Happy St. Pat’s Day
- Ireland is known as the “Emerald Isle” for the many vibrant shades of green in its landscape. The country averages around 200 rainy days a year.
- The first St. Patrick’s Day parade was held in not in Ireland, but in Boston in 1737. Nearly a quarter of Massachusetts residents hail from Irish ancestry. St. Pat’s wasn’t an Irish holiday until 1903.
- The shamrock, a national symbol of Ireland, has three leaves. The rare “four-leaved clover” was a symbol of good luck to the ancient Celts. 5th-century missionary St. Patrick used the plant to teach the ancient Irish about the Trinity. He told them that the fourth leaf was a bonus – an extra portion of God’s grace.
- The legend of the leprechaun with his pot of gold has changed over the centuries. In old days, he was a shy old shoemaker dressed in red.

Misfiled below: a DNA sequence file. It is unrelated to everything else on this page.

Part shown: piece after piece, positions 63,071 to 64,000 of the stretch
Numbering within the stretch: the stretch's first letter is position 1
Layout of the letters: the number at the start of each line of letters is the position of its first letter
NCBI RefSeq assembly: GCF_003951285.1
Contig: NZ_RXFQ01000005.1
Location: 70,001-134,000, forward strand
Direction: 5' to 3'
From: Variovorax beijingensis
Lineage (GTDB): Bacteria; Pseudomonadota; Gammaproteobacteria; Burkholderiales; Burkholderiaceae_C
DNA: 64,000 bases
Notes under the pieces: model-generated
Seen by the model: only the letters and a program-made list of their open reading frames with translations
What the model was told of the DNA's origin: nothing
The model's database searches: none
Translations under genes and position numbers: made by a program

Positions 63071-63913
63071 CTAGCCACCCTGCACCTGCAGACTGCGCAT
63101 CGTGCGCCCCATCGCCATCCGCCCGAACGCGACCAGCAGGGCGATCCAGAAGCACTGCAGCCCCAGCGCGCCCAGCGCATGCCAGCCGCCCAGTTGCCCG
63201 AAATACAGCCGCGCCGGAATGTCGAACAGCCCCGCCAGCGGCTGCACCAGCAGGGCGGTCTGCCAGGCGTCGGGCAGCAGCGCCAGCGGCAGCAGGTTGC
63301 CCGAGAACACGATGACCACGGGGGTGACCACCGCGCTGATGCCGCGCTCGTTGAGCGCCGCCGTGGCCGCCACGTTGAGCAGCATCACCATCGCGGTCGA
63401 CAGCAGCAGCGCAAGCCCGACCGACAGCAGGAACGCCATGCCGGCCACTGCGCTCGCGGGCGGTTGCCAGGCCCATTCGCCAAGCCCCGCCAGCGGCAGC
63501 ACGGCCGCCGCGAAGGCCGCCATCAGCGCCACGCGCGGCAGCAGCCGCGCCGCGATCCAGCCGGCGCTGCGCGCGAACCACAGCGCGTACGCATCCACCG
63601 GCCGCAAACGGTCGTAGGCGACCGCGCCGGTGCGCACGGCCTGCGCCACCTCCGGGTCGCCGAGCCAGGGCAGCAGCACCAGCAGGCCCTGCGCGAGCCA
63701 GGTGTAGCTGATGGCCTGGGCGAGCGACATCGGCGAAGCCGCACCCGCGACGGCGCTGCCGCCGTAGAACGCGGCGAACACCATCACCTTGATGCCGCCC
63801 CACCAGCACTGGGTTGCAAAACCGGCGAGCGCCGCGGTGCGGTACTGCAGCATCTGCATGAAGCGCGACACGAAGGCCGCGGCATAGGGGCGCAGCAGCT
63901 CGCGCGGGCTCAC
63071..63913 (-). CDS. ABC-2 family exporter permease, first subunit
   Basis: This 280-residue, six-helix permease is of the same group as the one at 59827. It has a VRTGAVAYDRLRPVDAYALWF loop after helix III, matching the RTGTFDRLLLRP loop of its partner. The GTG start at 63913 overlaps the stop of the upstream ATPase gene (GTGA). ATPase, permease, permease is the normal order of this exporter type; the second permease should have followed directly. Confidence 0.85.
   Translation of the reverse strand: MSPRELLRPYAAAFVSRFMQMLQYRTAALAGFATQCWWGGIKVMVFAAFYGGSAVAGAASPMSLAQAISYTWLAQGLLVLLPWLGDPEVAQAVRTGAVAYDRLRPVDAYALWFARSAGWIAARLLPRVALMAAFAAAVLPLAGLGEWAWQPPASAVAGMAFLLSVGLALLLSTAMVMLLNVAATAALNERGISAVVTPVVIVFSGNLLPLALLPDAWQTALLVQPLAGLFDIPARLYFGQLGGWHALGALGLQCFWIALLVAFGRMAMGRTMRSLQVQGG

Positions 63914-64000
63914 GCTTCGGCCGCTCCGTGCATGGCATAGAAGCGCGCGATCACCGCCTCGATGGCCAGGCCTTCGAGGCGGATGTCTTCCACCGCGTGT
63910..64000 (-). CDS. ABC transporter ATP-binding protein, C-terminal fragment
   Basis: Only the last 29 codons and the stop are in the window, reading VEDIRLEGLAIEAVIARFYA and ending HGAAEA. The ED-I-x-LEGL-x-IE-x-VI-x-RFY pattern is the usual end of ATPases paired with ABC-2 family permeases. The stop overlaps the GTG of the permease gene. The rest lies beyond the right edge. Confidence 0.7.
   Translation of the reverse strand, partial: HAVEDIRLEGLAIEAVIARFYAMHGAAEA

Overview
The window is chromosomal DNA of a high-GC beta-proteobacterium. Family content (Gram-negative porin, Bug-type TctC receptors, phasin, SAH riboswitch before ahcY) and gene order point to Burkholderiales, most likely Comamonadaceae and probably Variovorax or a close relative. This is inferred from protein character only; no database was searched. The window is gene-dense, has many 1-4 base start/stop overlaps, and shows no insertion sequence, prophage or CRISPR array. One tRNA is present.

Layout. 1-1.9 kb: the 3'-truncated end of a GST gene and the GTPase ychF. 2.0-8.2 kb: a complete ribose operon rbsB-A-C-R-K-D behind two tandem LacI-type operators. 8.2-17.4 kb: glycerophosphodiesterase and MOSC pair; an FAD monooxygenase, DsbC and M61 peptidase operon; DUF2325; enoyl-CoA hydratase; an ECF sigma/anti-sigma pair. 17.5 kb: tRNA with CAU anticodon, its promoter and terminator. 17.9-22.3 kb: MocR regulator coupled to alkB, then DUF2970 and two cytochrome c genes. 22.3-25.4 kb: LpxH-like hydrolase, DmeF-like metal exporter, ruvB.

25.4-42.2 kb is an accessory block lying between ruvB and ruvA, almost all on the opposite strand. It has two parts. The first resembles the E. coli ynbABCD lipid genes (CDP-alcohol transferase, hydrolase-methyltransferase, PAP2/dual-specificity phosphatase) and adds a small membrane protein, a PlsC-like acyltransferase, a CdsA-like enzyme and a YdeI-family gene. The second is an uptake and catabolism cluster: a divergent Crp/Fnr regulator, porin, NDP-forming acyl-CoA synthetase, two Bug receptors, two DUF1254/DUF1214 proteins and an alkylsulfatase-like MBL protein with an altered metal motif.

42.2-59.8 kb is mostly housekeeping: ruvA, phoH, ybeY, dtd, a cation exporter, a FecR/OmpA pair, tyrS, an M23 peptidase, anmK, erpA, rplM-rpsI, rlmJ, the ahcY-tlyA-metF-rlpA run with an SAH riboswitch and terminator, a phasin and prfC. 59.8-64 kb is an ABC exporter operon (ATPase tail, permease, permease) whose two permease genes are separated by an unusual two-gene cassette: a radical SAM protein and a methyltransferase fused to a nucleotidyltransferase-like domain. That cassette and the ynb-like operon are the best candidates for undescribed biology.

- The “gold at the end of the rainbow” came from on old Irish saying. It was originally said, “One is as likely to find a pot of gold as the end of the rainbow.”
- In real life, there are numerous gold deposits, primarily in the country of Northern Ireland. “Emerald Isle” is a misnomer, since the island is not a source of that gemstone – however other gems of the beryl family including aquamarine & topaz, as well as precious quartzes, are sometimes found in mineral deposits.
- The popular “Claddagh ring” has its origin in a town of the same name. Legends say it was made by a young sailor as a symbol of devotion for his beloved. The heart represents love, the hands friendship, and the crown loyalty. Wearing the ring with the heart facing inward means the person’s heart is taken. If worn with the heart facing outward, it’s a sign that the wearer is single & looking!
Posted on March 16, 2014, in Holidays and tagged emerald. Bookmark the permalink. Comments Off on Happy St. Pat’s Day.